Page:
At the moment, Hollywood seems to have an insatiable desire to churn out post-apocalyptic or dystopian Young Adult franchises and the latest to join the ranks is The 5th Wave based on the 2013 novel by Rick Yancey and directed by The Disappearance of Alice Creed‘s J Blakeson. The story is relatively simple: Cassie Sullivan (Carrie‘s Chloë Grace Moretz), a high school senior from an attractive middle-class family finds her life turned upside down the day a generic alien mother ship appears in the skies above the USA.
In the ensuing weeks the aliens launch a series of attacks against the populace. The first wave is an EMP that knocks out the electrics, the second wave is a series of tsunamis triggered by the aliens and the third wave is an avian flu pandemic. By the time of the fourth wave (alien possession of human hosts), the population is reduced to rag-tag bands of survivors which include Cassie and her younger brother.
At this point the military intervene and the children are rounded up to be screened for alien parasites (which are much easier to detect in children than adults) and then impressed into military service to weed out the possessed adults.
As is becoming more common in this genre, the filmmakers have jettisoned any sort of originality in favour of every tired YA cliché imaginable supported by stereotyped characterisation with generic design and effects work. The crucial plot ‘twist’ in the penultimate act is so clearly telegraphed from the start that the final act is an anticlimactic race to the unresolved finale necessary to continue the franchise with The Infinite Sea (published 2014) and The Last Star (due later this year).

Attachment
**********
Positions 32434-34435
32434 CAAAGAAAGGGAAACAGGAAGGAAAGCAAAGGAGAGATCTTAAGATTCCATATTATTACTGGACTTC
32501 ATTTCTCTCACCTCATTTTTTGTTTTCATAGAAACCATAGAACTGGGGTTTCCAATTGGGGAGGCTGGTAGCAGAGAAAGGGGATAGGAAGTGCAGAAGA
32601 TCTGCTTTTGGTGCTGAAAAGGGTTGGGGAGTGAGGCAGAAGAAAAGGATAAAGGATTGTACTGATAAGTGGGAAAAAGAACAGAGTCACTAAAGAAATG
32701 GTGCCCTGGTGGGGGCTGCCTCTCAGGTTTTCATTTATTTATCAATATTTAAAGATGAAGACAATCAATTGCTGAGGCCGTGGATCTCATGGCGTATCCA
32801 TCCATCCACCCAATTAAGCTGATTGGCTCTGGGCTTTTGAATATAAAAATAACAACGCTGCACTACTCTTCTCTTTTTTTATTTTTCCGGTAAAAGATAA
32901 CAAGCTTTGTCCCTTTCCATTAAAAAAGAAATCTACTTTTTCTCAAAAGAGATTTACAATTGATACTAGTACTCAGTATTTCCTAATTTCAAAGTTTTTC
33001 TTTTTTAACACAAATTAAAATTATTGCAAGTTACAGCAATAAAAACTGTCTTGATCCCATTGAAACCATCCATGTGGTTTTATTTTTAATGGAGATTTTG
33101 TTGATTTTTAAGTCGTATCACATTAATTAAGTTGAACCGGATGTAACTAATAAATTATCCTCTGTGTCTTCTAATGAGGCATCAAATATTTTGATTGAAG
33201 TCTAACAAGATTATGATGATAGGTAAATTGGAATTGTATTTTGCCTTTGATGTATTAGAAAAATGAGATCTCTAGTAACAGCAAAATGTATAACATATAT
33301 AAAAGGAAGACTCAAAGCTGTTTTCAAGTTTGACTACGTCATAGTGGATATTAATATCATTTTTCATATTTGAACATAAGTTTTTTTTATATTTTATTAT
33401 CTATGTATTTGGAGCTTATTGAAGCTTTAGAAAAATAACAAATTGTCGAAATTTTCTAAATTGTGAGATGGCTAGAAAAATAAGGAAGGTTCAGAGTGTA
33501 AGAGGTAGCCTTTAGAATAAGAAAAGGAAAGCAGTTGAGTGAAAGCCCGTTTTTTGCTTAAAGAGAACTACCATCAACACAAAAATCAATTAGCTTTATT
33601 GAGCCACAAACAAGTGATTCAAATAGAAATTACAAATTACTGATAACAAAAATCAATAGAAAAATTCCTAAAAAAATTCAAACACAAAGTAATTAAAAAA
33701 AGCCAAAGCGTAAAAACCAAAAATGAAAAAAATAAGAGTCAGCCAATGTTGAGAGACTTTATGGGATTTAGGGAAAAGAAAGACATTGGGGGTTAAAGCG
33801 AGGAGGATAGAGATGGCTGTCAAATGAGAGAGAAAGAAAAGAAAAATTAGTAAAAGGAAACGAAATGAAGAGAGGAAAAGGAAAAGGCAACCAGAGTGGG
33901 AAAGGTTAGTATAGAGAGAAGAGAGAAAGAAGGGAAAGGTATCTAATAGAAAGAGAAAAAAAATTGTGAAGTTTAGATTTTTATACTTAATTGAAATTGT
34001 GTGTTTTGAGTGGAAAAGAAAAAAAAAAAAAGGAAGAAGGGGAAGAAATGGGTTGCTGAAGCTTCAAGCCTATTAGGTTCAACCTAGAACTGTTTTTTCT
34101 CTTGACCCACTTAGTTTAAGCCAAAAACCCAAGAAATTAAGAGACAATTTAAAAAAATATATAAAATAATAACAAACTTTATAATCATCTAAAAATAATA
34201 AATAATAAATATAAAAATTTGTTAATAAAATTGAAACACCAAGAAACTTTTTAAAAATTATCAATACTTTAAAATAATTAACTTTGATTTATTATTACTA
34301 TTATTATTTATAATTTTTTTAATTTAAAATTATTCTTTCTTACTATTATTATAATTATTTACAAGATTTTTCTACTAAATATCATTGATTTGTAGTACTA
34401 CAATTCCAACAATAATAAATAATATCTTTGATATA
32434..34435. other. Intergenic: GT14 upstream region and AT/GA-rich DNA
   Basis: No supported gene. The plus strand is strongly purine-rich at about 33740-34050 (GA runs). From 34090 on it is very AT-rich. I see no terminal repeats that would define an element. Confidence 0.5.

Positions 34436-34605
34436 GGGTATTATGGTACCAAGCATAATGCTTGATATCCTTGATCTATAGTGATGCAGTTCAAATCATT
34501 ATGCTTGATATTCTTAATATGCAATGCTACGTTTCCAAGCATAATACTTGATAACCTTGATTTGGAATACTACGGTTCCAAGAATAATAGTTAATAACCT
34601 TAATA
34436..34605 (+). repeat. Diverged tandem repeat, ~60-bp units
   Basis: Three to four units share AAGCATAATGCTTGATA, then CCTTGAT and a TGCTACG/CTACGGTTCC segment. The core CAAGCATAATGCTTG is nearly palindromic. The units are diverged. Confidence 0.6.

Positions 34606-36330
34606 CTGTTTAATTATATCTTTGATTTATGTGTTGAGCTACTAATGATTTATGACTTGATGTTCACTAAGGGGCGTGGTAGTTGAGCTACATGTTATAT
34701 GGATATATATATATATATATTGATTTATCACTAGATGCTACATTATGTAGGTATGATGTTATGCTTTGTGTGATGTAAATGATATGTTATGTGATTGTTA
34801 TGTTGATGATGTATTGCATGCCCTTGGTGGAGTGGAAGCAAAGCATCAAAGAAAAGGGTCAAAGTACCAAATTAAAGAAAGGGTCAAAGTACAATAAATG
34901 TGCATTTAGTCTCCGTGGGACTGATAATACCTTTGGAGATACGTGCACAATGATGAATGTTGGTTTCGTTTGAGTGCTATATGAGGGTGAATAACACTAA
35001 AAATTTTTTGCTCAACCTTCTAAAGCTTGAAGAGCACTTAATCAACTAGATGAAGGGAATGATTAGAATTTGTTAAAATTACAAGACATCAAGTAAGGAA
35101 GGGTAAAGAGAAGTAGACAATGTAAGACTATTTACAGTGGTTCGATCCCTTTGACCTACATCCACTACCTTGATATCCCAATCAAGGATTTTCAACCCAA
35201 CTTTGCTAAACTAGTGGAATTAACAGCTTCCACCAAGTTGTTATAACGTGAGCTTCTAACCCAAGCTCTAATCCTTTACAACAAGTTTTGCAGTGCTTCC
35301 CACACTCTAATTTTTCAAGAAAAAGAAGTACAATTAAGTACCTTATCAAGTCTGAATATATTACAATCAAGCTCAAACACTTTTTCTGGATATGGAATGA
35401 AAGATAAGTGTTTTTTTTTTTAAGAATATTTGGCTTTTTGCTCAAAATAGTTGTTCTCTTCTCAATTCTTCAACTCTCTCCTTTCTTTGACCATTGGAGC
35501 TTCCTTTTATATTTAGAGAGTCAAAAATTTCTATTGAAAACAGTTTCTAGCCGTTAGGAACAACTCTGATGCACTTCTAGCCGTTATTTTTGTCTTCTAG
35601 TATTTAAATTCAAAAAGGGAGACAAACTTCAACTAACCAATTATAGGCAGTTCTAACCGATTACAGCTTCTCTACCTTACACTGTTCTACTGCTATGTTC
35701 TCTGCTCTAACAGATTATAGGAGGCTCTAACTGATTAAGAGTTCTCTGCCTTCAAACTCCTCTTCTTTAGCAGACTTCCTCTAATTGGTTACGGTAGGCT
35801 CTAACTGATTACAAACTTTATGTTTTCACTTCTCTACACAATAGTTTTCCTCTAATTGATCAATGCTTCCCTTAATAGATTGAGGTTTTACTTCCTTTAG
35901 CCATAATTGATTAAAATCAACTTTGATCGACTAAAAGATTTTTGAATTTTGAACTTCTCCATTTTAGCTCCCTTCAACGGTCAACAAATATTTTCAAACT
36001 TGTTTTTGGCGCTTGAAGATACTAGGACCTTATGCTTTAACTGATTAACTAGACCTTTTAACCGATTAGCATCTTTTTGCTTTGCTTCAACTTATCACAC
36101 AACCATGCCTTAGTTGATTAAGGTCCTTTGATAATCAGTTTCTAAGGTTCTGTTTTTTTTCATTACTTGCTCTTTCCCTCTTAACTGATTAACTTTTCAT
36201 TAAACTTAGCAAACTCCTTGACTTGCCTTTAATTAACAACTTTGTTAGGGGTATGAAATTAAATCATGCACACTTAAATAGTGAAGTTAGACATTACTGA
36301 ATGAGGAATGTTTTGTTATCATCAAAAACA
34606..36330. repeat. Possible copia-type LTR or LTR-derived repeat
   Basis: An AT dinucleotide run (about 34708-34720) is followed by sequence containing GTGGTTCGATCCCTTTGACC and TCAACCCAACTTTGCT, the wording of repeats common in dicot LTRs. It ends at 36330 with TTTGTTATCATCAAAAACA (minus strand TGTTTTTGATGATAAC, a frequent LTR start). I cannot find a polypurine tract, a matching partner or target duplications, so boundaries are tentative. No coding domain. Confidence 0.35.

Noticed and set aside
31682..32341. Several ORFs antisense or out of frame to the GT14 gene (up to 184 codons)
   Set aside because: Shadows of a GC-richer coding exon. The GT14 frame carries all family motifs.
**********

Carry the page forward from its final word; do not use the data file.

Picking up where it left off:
The juvenile cast seem to have been sourced from the headshots of every child modelling agency in the USA and although the adult cast boasts the talents of Liev Schreiber (The Last Days on Mars) and Ron Livingston (The Conjuring) amongst others, their characters are so severely underwritten they are merely cyphers against whom the children can act out this particular adolescent wish-fulfilment fantasy.
In this, the one saving grace (no pun intended) is the ever dependable Chloë Grace Moretz. Boasting an unfeasibly lustrous mane of hair throughout she brings a level of talent and intelligence to her role which the film doesn’t merit. She holds the attention effortlessly while outshining every other person in the cast and without her this would be just another unwatchable derivative mess of a shampoo advert.